Prime Minister Hun Sen has agreed to release $1.8 million of government funds to see the cash-strapped Khmer Rouge tribunal through to the end of the year, according to senior CPP minister Kao Kim Hourn.
Mr. Hun Sen returned to Cambodia on Thursday night after spending Tuesday and Wednesday in Brunei for the 23rd Asean Summit, where he met with key heads of state and appealed to U.N. Secretary-General Ban Ki-moon for financial help for the court, which was facing a shortfall of $1.8 million.
“His Excellency Ban Ki-moon congratulated Samdech Prime Minister on gaining his fifth mandate in the elections,” Mr. Kim Hourn said. “Ban Ki-moon also asked the prime minister to help the government fund the Cambodian side [of the court]. The prime minister agreed to give $1.8 million to the Khmer Rouge tribunal from now until the end of 2013.”
The pledge comes after the government spent most of the past year insisting that it did not have the funds to honor its side of the agreement upon which the U.N.-Cambodian hybrid war crimes court was established.
Though under that agreement the government is responsible for paying salaries to national staff at the court, it has instead made multiple calls for international donors to step forward and pay the funding shortfall. The latest international donation was made in the form of a bridging loan to cover national staff salaries for June, July and August, and on the strict conditions that it be paid back.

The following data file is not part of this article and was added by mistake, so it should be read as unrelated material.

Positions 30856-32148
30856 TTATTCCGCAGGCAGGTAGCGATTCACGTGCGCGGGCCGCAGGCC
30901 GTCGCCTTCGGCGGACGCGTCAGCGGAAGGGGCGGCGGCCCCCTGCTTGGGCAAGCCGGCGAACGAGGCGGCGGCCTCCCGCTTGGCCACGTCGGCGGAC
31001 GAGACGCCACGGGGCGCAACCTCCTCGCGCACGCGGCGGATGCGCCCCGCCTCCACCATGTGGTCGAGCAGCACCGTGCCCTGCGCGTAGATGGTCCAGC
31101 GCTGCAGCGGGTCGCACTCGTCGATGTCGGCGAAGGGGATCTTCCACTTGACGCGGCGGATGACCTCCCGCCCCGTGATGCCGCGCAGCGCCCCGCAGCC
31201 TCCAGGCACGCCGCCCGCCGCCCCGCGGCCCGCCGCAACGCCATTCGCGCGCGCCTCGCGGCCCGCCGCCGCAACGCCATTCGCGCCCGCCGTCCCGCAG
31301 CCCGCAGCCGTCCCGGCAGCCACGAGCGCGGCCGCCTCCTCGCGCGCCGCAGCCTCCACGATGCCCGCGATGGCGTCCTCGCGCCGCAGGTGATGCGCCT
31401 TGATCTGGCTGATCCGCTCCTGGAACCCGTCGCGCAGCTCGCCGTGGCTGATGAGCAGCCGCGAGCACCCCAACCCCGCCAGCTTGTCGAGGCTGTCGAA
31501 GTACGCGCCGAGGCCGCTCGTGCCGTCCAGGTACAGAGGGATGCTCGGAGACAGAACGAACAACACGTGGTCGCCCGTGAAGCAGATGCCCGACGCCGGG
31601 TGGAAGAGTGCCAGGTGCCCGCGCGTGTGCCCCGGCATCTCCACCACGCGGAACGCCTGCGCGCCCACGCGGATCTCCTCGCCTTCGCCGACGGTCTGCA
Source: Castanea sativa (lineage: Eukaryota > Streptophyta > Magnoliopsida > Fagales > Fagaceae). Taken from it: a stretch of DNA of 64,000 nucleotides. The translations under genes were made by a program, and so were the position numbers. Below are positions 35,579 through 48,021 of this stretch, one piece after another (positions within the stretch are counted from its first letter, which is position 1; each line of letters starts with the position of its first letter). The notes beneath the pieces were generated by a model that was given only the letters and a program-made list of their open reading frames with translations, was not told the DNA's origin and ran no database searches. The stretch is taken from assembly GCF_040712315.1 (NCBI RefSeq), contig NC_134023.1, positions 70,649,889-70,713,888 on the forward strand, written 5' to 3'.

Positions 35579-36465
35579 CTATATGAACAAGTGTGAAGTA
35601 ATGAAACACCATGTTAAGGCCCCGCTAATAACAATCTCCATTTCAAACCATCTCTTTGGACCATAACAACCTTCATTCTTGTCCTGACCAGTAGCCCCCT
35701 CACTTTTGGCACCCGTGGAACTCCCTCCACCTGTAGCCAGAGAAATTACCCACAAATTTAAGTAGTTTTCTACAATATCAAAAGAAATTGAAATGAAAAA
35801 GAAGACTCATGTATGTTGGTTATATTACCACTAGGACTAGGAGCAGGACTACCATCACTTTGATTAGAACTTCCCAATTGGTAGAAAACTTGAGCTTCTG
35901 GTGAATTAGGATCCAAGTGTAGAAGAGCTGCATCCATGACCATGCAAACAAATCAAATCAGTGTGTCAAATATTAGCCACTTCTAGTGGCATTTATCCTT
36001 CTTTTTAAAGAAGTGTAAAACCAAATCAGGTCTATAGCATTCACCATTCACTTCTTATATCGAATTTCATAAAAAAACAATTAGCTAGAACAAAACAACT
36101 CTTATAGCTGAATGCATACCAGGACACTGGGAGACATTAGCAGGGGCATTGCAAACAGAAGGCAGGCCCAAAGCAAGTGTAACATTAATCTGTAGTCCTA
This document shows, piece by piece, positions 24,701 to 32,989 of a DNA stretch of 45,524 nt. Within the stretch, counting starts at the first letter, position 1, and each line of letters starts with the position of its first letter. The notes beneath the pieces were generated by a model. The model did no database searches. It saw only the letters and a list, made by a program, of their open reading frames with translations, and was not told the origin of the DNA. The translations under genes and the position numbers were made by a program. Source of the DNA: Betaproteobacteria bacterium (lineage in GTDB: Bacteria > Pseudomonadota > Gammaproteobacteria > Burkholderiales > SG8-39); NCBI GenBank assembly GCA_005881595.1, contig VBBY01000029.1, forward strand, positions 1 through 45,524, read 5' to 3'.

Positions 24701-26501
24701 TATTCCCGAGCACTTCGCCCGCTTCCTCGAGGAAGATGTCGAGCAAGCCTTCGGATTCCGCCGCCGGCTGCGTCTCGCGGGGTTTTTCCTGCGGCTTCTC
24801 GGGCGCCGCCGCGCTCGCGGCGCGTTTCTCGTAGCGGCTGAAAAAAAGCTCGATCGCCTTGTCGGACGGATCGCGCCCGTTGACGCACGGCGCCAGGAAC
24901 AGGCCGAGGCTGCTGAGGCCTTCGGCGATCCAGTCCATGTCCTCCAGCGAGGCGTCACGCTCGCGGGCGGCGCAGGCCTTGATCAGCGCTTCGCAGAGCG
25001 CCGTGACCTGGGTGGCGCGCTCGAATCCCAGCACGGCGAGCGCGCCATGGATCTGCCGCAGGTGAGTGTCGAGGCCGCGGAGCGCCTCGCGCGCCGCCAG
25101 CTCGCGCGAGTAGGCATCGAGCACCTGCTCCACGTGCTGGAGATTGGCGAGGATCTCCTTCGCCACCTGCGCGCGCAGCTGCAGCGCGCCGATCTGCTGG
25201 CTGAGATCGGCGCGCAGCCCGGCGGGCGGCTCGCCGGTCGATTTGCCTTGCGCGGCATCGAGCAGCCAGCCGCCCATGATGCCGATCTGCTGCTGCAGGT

National court staff have gone on strike twice this year over their unpaid salaries.
Mr. Kim Hourn said Mr. Hun Sen also spoke with U.S. Secretary of State John Kerry, New Zealand Prime Minister John Key and Australian Prime Minister Tony Abbott and appealed for their countries’ help as the war crimes court moves into 2014.
Mr. Kerry said that the U.S. would consider the request, Mr. Kim Hourn said.
“Ban Ki-moon also promised to appeal to other countries to support the Khmer Rouge tribunal,” Mr. Kim Hourn added. Mr. Ban has already made two public appeals on behalf of the court this year.
Court spokesman Neth Pheaktra said he had heard of Mr. Kim Hourn’s announcement regarding the $1.8 million, but said the court is still awaiting official confirmation.
“If the Cambodian government decides to provide money to the national side, I think it’s good news for staff from the national side of the court,” he said.
“We will not be faced with a serious financial crisis for the rest of the year.”
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